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Vonage: Worst IPO Candidate This Year?

A story is emerging that some folks on Wall Street think Vonage is shopping itself around as a takeover target, rather than an IPO.  S1’s have been filed, but there has been no further action.  Furthermore, Vonage continues to chew through massive amounts of capital, without any sign of abatement. 

Vonage may be the worst choice for an IPO this year.  Why?  Two words: price elasticity. In economics, price elasticity is the notion that propensity to buy varies in proportion to price.  Drop the price, volume goes up.  For some kinds of products, notably commodities, this relationship holds true.  It’s the classic "Vinnie — drop the price, we’ll make it up on volume!" gambit.

This graph is something I sketched out from publicly available FCC data.  It shows daily usage (in minutes) of the telephone, sketched against price.  Notice how, as price drops, minutes increase.  Voice minutes, it turns out, are price elastic.

Price Elasticity

Now, consider the following thought experiment.  What happens if the price of the underlying commodity (voice) drops to zero, or near zero?  After all that’s what’s happening in voice today.  The graph I sketched out shows the cost of minutes at about 10 cents.  It ends in 2001.  Today, in 2006, that cost is at 2 cents, and still in free fall. 

If the price goes to zero, usage should skyrocket.  If usage skyrockets, then the costs associated with running the network also rise.  Cost basis increasing, revenue decreasing… does this sound like an IPO to you?  Not on your life!

Not only does Vonage have the problem just described, it also has all of the same customer retention, and customer acquisition costs of the big telcos.  It simply started with a lower cost basis, which allowed it to price itself aggressively into the market.  Despite what Vonage says, its business is no different from the incumbent carriers — the guys who are losing land lines at 10,000 lines per day.

So I find myself drawing the same conclusions as Om Malik

Who is going to buy them? Isn’t that the billion dollar question? Gorbatenko suggests Qwest, but I find it hard to buy into that. I think like the IPO, finding a buyer would also be a big challenge for the company.

And that, my friends, is the crux of the problem.  Buying Vonage, or buying into the Vonage IPO, could be the ultimate triumph of greed and stupidity over common sense.

Friday March 31 — Update: This generated quite a bit of traffic.  Suffice it to say, there’s some solid research and thinking behind what I am saying here, which is going into a presentation I am preparing for VON Canada on Monday.  I’m writing about the IP Telephony industry in general.  It just happened that the Vonage piece appeared yesterday in CNN and I had some ready analysis to contribute to the discussion.  Stay tuned.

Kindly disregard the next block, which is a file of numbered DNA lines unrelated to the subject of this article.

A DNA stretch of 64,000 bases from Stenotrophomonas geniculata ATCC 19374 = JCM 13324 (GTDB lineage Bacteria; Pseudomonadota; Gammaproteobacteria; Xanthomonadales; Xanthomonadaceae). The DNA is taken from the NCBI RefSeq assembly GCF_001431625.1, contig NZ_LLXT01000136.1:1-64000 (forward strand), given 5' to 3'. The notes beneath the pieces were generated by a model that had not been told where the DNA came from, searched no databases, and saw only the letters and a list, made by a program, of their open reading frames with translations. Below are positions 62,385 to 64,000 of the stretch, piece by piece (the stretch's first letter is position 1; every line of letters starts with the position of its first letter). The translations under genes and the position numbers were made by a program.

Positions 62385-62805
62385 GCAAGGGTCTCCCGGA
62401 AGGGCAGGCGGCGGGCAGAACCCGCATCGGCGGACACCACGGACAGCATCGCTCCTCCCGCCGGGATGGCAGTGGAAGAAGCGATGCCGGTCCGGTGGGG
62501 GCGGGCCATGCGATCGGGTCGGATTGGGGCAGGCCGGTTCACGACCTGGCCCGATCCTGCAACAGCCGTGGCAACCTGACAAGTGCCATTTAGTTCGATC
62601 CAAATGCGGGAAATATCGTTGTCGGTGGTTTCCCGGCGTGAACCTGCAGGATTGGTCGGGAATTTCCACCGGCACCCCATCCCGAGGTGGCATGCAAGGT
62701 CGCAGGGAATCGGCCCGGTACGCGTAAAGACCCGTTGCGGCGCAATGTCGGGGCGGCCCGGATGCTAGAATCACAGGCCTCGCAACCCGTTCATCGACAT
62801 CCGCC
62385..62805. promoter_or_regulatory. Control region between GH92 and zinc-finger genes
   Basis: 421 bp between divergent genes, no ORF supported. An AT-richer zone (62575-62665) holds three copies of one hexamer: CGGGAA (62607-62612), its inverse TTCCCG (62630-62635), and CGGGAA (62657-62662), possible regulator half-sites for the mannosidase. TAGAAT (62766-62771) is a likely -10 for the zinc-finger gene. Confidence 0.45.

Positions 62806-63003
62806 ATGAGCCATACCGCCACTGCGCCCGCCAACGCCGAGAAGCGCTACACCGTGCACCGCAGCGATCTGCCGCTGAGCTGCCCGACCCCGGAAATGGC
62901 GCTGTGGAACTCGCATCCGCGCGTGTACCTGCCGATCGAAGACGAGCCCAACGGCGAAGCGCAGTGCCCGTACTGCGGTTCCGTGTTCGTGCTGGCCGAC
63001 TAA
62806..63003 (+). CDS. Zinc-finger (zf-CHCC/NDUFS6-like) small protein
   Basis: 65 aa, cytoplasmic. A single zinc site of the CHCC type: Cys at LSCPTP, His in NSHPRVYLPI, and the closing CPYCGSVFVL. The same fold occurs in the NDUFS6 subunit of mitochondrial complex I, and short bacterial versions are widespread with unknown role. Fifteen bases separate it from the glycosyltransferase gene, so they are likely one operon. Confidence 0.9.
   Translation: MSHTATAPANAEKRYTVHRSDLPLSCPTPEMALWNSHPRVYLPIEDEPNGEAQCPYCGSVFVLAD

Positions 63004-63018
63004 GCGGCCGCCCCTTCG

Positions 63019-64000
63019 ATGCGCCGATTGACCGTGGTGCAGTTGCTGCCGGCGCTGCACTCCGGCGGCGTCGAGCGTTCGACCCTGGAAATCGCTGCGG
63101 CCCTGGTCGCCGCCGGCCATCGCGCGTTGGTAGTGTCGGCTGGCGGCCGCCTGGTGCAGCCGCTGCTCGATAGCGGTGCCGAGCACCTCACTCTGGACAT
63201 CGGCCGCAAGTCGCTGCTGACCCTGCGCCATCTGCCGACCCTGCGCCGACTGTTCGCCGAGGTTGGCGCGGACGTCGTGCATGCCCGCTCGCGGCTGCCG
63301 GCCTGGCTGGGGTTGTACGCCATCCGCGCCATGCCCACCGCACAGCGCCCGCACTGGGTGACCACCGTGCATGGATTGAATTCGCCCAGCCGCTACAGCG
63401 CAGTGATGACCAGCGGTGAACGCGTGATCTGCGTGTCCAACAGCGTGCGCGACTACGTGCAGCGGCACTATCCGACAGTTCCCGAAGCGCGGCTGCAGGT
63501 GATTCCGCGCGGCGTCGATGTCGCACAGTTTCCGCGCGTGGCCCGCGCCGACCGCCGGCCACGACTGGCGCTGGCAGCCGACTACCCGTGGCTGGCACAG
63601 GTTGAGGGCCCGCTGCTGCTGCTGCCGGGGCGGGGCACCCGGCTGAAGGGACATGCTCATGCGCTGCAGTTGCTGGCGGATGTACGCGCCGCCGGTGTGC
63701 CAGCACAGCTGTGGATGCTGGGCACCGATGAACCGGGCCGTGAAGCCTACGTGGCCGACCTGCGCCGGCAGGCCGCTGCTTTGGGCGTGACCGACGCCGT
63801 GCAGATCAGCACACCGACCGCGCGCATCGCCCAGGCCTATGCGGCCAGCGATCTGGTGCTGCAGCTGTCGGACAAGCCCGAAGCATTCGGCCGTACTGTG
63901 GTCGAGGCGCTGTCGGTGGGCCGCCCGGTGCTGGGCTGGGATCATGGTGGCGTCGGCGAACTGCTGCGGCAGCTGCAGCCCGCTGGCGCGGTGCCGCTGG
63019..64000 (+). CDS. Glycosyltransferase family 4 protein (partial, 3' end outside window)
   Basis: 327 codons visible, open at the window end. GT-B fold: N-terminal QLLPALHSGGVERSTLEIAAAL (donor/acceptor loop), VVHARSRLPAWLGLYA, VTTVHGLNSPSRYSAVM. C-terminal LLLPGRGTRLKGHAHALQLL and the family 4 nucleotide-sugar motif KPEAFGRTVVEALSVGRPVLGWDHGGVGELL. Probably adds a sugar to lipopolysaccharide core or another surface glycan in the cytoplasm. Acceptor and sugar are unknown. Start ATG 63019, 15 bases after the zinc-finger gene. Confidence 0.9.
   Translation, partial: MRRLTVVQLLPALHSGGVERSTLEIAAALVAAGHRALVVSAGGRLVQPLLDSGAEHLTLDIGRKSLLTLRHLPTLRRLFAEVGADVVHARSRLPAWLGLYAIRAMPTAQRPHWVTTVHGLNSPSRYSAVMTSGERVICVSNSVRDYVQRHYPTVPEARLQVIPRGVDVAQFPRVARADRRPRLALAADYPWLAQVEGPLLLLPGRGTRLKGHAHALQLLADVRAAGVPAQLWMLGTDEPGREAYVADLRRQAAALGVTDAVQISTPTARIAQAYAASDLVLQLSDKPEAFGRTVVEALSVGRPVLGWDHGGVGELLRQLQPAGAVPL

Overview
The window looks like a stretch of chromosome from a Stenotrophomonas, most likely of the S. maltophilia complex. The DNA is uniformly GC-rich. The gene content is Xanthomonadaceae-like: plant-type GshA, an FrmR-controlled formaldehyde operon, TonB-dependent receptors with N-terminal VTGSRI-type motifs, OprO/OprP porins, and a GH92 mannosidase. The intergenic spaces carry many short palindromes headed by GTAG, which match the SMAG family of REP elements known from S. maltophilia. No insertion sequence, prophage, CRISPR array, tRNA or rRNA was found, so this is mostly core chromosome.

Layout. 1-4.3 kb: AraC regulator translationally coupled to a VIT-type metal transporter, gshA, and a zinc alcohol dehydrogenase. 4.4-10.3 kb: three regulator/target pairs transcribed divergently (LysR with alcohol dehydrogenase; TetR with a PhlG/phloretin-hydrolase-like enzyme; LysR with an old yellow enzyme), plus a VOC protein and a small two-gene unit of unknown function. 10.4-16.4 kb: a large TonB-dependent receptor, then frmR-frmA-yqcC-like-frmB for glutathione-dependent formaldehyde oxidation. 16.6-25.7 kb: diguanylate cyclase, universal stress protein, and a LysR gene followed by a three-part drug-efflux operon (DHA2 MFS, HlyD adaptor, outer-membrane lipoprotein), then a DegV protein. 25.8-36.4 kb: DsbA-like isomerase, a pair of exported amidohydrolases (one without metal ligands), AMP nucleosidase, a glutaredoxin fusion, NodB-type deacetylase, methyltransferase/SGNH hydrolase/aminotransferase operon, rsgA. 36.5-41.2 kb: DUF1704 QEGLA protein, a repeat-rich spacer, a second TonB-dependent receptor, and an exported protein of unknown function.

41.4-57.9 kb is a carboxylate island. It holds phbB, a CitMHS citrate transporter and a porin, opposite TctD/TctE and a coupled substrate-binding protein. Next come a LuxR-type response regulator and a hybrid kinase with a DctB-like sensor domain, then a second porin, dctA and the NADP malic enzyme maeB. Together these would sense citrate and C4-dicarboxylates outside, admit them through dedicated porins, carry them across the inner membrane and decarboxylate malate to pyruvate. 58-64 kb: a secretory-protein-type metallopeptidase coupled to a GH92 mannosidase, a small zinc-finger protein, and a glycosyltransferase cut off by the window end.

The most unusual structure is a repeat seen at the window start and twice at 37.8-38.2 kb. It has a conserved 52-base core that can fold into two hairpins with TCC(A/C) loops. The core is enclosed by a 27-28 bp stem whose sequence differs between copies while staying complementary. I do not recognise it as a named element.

{ 12 comments… add one }

  • Jack Bennings March 30, 2006, 11:58 pm

    I switched over to Vonage a month and a half ago since my former telephone carrier did not service this part of Weston, Florida and they still can't complete the porting of my telephone number. As I sent a very pointed email to Vonage's CEO they'd better be more concerned with satisfying their customer base and working with their prospective new customers than worrying about an IPO.

    I agree about the IPO consideration, they'd be better off concentrating on the business basics of taking care of in-house problems instead of trying to go public. If you can't change someone's telephone over to Vonage in less than 45-50 days when you say 20 business days … something is definitely wrong.

  • Zak March 31, 2006, 9:15 am

    At the end of the day, strength lies with those who are owners of the network. Vonage must leverage its critical mass to truely leverage its business model, and that model cannot be executed at a national level giving the state of the competitive market it is almost easier to execute this model on a local level where everyone can sign up to the ip network. Also, i have serious questions about the business management– where the philsophy is to spend as much money as possible..i also can acquire thousands of customers by saying free…..at $180 plus per customer…you might as well give free…..



  • Derek Kerton March 31, 2006, 2:21 pm

    Some of the assumptions you make may well be wrong. Are there not limits to the amount of Minutes each person uses a phone per day? There are limits, and these will impede MOUs from “skyrocketing”. The math and graph you display and discuss are ignorant of these limits, so you should introduce them into the analysis:

    There are only 24 hours in a day, so no matter how low the price drops, users still won’t exceed that limit. But there are other practical considerations, too. People tend to sleep, eat, go out, study, work, watch TV, surf the net, speak to others face-to-face, and a couple of other activities that burn time each day, but don’t translate into telecom MOUs. This means that the yellow line in your graph can be expected to taper off to the horizontal at some limit. At the limit, there would be NO price elasticity. And in fact, the evidence you show (the graph itself) suggest that this limit may already be reached (the usage AND price both dropped in the last leg).

    I’m not arguing for or against an investment in Vonage here, but merely that your assumption that the graph above has no natural contraints is incorrect.

  • Alec March 31, 2006, 2:50 pm